Kushner Family Closes Deal to Unload 666 Fifth Avenue

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The Kushner family has closed on a deal to unload its office tower at 666 Fifth Avenue, a building it bought at the top of the market that was ailing financially.

In a larger-than-expected deal, the New York real-estate family has agreed to lease the building to

Brookfield Asset Management

for 99 years, according to a Brookfield statement that confirmed earlier reporting by The Wall Street Journal.

The tower has been under scrutiny because

Jared Kushner

is married to President Trump’s daughter,

Ivanka Trump,

and is a senior adviser to the president. The $1.8 billion investment by Kushner Cos. was a record at its 2007 purchase and was made when Mr. Kushner was taking a leadership role in the business. It remained precarious for years, and potential deals became complicated after Mr. Kushner took the senior White House job.

Talks between Brookfield and Kushner Cos., the family company, about Brookfield possibly purchasing a stake in 666 Fifth were reported earlier this year. Several possible deal structures were contemplated until the two sides opted on Kushner’s sale of the 99-year lease, a fairly common commercial real-estate structure in Manhattan.

Terms of the deal weren’t disclosed. People who have been involved in the talks have said that the proceeds would give the family enough to pay off the more than $1.1 billion of debt on the building and buy out its partner, Vornado Realty Trust, for $120 million so it can transfer 666 Fifth to Brookfield unencumbered.

Brookfield, which is buying the property through one of its private-equity funds, also plans to invest more than $600 million in overhauling the 39-story building, giving it a new lobby, facade and mechanical systems, according to a person familiar with the matter. The building currently has a relatively high vacancy rate but is viewed in real-estate circles as having potential due to its prime location on Fifth Avenue between 52nd and 53rd Streets.

“With its ‘Main and Main’ location…666 Fifth Avenue has the potential to be one of New York City’s most iconic and successful office properties,” said

Ric Clark,

chairman of Brookfield Property Group in a written statement.

The structure of the deal is different from what Brookfield and Kushner Cos. discussed in the spring. Back then, Brookfield was considering a deal in which it would essentially acquire Vornado’s 49.5% stake in the property and become partners with the Kushner family.

The Kushner sale of the 99-year lease gives Brookfield complete operational, leasing and development control. Unlike many 99-year leases, Brookfield won’t pay annual ground rent. Rather, it will pay all the rent upfront, giving Kushner Cos. the money it needs to exit from the investment, according to people familiar with the matter.

The sale means that the Kushner family won’t lose much money from its investment in 666 Fifth Avenue, but it isn’t clear whether the family will have made much either. In recent years, the building hasn’t been generating enough money to pay its debt service.

The property has taken numerous twists, both financial and political. Kushner Cos. sold a controlling stake in the retail space for more than $500 million a few years after it purchased the tower in 2007, using most of the proceeds to repay debt.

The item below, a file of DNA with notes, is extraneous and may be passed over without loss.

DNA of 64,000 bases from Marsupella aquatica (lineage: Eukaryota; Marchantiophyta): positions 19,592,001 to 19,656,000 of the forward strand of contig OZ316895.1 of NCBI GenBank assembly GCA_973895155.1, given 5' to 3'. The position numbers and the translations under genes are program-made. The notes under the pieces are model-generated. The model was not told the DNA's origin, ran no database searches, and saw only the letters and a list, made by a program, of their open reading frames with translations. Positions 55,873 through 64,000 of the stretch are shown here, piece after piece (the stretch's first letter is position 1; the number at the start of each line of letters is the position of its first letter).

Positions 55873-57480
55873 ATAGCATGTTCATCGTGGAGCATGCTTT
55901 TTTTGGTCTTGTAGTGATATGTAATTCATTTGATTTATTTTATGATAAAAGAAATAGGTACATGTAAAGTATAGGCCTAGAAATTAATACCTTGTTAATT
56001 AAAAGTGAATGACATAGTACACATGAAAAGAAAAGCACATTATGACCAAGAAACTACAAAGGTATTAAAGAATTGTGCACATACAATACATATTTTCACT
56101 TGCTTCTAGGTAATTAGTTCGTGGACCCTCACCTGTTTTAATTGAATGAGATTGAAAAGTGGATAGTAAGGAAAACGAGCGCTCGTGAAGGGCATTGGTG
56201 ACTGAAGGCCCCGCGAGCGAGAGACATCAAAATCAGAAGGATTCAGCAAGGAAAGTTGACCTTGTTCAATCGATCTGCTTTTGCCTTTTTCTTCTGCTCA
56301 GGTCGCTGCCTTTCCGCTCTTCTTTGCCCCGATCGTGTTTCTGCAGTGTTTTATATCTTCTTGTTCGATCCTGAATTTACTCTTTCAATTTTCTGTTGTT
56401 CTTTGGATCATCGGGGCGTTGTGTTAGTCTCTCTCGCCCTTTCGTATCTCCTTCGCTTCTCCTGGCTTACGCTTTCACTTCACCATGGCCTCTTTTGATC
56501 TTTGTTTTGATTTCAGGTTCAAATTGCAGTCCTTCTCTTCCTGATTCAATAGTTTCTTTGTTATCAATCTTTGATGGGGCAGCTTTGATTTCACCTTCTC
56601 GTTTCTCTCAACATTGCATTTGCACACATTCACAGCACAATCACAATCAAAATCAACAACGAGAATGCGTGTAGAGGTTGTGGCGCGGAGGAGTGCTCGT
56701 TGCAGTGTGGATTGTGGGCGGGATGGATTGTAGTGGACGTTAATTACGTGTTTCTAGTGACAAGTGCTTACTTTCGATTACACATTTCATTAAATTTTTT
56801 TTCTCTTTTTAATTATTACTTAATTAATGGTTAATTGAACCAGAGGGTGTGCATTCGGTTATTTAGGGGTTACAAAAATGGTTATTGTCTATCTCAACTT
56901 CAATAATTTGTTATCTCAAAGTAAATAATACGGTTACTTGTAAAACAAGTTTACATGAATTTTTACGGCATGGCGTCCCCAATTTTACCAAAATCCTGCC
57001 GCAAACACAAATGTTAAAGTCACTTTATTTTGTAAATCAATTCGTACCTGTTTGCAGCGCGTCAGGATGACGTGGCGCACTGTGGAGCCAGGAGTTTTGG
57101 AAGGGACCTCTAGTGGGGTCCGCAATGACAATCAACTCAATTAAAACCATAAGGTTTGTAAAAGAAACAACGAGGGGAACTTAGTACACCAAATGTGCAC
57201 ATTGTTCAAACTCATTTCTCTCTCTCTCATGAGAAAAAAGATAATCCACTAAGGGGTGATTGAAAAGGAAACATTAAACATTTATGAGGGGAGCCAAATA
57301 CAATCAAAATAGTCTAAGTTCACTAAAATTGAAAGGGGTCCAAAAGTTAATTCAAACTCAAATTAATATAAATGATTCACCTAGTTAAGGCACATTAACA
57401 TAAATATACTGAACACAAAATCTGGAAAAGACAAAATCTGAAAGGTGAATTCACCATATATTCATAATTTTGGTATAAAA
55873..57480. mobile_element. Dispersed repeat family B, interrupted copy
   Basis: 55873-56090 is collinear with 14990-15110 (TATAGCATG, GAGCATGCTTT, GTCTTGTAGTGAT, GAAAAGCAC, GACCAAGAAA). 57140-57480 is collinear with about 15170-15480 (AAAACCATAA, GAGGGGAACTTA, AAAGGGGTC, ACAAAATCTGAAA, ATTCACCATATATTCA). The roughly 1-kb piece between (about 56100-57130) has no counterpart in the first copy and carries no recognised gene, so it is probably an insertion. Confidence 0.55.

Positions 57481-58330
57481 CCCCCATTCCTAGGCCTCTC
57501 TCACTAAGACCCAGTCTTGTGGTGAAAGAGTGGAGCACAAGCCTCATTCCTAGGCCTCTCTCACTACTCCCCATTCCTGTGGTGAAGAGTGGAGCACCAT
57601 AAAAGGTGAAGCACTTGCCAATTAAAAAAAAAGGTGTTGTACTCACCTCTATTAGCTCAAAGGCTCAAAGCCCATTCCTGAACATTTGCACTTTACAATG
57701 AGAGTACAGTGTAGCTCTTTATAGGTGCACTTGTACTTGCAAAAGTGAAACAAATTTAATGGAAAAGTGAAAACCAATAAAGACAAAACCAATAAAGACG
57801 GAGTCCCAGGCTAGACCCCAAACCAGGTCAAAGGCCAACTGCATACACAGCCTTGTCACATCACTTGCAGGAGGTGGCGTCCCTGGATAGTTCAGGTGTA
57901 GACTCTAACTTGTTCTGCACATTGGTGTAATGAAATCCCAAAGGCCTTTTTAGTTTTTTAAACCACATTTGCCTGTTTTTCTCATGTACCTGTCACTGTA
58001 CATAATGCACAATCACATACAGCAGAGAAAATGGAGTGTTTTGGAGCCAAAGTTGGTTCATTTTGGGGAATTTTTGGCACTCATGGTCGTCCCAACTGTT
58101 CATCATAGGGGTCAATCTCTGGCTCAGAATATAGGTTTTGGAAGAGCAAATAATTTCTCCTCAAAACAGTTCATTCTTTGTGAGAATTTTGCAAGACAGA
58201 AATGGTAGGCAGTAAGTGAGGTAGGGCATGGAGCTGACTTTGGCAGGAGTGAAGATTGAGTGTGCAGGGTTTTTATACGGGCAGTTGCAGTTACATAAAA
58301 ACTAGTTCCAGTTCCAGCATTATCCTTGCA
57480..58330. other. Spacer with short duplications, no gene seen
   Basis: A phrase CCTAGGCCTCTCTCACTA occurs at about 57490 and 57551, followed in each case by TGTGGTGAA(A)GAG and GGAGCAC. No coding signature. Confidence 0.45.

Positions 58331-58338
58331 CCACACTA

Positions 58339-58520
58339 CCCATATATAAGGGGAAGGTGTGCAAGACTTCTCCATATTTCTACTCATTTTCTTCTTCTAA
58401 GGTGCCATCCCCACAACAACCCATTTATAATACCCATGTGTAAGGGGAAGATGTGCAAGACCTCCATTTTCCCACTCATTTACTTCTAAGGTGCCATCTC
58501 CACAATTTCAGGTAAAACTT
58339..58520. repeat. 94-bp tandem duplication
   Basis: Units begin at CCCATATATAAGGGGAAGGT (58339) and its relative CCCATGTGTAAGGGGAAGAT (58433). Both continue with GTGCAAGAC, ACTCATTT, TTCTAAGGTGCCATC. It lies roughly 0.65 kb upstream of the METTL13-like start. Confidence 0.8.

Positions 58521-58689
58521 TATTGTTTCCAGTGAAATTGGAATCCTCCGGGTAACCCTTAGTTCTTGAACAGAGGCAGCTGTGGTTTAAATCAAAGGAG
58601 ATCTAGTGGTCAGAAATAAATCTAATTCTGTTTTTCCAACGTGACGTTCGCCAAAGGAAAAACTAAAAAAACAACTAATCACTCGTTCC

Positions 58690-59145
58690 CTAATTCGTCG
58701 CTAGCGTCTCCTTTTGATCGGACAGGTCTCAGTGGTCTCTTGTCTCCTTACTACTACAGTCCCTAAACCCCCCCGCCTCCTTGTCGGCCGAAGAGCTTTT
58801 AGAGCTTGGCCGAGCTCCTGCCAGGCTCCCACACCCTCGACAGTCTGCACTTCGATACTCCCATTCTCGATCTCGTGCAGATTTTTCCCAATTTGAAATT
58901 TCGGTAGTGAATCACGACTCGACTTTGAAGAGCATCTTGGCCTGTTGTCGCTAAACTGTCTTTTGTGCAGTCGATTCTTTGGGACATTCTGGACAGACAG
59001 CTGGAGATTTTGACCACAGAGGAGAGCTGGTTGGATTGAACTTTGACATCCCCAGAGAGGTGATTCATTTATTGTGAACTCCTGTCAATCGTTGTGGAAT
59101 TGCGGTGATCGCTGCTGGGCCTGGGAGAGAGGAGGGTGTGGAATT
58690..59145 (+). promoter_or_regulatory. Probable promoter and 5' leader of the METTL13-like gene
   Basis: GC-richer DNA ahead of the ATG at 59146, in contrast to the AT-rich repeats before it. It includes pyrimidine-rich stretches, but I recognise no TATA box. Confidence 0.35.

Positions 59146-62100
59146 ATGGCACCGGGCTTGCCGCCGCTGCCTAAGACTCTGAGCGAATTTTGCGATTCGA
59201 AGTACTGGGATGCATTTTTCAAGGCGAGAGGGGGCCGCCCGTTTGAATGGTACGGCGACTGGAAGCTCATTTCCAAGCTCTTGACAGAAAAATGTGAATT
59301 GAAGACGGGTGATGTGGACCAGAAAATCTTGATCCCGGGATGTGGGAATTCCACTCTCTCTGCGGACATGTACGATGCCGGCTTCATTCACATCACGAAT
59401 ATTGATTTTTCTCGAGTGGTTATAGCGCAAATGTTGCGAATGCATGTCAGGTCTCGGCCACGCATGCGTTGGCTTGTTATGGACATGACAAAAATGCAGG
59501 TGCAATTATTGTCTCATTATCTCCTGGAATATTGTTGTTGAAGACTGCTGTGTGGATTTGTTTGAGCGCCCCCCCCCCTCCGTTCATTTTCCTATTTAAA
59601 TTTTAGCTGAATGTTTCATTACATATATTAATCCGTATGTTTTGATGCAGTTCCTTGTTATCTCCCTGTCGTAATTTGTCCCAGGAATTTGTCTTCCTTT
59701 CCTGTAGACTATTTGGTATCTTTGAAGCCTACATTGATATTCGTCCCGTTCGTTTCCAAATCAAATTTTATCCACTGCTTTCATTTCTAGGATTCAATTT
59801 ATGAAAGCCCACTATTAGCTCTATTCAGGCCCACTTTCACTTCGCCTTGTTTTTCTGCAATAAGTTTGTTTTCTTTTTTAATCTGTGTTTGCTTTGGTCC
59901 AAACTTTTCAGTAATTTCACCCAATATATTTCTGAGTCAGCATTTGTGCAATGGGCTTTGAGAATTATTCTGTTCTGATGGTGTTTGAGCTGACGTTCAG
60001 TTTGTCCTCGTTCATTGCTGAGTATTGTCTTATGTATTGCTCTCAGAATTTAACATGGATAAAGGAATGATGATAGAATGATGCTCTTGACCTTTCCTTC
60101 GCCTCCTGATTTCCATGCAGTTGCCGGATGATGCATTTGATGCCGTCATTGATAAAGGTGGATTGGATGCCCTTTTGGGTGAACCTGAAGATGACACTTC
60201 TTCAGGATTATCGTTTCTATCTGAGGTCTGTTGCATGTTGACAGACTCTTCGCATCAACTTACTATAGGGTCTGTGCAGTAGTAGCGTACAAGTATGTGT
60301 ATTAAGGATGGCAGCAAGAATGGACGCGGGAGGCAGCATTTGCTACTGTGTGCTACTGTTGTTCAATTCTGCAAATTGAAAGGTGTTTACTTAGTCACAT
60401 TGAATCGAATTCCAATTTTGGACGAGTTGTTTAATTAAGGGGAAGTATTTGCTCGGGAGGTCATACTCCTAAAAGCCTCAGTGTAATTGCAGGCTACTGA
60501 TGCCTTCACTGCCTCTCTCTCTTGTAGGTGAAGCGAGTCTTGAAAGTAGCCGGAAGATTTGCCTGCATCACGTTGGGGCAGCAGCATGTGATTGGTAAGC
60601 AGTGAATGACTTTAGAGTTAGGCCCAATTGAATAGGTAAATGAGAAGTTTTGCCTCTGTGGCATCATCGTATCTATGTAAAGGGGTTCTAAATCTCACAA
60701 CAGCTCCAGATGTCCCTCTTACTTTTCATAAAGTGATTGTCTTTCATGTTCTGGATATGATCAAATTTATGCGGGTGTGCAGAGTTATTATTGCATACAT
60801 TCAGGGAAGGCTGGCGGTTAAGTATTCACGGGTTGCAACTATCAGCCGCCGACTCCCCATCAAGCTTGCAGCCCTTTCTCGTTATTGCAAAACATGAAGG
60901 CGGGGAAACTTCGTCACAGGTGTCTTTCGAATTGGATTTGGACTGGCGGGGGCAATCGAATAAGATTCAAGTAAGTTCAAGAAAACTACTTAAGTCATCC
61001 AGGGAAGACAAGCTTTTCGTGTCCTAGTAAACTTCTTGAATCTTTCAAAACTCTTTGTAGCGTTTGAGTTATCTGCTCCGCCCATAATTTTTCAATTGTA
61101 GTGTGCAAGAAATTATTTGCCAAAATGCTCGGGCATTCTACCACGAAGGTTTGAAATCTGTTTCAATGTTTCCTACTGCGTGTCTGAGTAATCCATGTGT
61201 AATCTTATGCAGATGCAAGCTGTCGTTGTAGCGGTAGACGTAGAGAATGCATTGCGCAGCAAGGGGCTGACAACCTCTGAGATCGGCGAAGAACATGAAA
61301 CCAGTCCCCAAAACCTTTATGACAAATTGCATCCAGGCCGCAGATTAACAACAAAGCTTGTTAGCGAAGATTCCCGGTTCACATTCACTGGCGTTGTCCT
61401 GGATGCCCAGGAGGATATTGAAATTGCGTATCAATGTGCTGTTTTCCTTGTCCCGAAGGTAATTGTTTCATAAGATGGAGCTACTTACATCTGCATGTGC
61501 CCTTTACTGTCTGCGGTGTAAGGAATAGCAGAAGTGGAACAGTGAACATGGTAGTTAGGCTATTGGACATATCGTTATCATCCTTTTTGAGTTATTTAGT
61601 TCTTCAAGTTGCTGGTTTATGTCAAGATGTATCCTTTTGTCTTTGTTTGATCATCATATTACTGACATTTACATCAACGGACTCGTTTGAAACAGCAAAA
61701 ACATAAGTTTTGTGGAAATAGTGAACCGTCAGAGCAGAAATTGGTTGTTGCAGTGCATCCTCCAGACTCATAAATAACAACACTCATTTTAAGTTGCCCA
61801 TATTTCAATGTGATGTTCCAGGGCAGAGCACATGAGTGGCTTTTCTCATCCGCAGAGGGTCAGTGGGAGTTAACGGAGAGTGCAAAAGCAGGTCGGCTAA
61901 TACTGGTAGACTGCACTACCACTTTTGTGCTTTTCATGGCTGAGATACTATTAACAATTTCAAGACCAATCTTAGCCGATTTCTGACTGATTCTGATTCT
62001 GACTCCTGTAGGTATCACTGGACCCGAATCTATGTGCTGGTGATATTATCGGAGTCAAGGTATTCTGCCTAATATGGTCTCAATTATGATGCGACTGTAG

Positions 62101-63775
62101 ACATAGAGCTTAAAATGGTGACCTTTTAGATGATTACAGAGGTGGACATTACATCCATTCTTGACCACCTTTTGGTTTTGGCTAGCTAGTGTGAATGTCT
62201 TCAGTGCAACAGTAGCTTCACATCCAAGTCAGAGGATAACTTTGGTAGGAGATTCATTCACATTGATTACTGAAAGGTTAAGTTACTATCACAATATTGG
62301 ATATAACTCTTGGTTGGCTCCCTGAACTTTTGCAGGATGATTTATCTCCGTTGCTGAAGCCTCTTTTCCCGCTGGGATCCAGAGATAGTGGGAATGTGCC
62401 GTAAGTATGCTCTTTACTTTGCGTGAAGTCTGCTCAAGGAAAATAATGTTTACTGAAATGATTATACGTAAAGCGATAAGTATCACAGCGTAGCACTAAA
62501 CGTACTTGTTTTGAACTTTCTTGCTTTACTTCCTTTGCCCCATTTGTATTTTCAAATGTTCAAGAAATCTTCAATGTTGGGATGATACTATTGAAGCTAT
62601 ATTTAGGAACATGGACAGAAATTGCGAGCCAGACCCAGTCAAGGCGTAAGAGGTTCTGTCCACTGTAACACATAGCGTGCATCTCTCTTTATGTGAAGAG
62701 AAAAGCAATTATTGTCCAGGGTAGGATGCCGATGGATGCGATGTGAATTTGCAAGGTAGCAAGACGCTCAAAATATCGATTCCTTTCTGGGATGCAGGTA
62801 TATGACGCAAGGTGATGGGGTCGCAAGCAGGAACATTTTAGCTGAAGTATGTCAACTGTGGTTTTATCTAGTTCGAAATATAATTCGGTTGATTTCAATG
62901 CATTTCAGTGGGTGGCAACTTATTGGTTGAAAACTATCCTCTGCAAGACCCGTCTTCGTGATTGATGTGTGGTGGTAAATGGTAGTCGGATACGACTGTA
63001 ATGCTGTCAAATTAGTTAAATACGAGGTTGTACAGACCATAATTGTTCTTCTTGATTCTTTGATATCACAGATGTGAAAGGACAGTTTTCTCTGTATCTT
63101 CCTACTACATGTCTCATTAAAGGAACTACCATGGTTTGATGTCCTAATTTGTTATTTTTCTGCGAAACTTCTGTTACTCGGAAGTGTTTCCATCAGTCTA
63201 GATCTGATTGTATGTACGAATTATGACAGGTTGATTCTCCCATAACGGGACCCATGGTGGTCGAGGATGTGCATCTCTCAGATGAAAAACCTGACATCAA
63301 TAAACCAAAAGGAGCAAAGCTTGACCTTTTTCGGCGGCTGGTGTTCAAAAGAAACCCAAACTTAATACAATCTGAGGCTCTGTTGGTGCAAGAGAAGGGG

But that wasn’t enough to shore up the property in the postcrash years. In 2011, Kushner Cos. renegotiated what was then $1.2 billion in debt and brought in Vornado as a 49.5% partner.

In 2017, soon after Mr. Trump took office, Mr. Kushner’s father,

Charles Kushner,

was negotiating with Anbang Insurance Group, a Chinese insurer with connections to Beijing government. The elder Mr. Kushner’s plan at the time was to use Anbang’s capital in a $7.5 billion plan to convert 666 Fifth Avenue into a 1,400-foot-tall mixed-use skyscraper with retail, hotel and condominiums.

Jared Kushner had already sold his stake in 666 Fifth to a trust controlled by other family members to avoid potential conflicts. Still, the talks between Anbang and his father ignited criticism that Mr. Kushner might use his position to help his family salvage its investment.

The Anbang talks soon collapsed. Since then, Kushner Cos. has steered clear of any deals with sovereign funds, a decision that has made the firm rein in its ambitious plans for the site. The family also faced a deadline: the debt on the building needs to be repaid next year.

The latest round in the family effort to exit 666 Fifth began earlier this year when Kushner and Vornado began discussing Kushner buying Vornado’s stake. That deal, announced in June, made it easier for Kushner to talk to Brookfield and other interested buyers.

One of the uncertainties about the Brookfield purchase of the 99-year lease is how much of the current debt on the building is going to be repaid. In the 2011 restructuring, the debt was carved into two pieces—a senior piece and a junior piece. The senior piece is worth $1.1 billion and the junior piece has increased since 2011 to over $300 million, because interest on it has been accruing.

Kushner executives have been arguing that only the senior debt on the building has to be repaid, partly because 666 Fifth isn’t worth the total $1.4 billion of debt on the building.

A spokesman for LNR Partners LLC, the special servicer that has been representing creditors of 666 Fifth, declined to comment.

Write to Peter Grant at [email protected]



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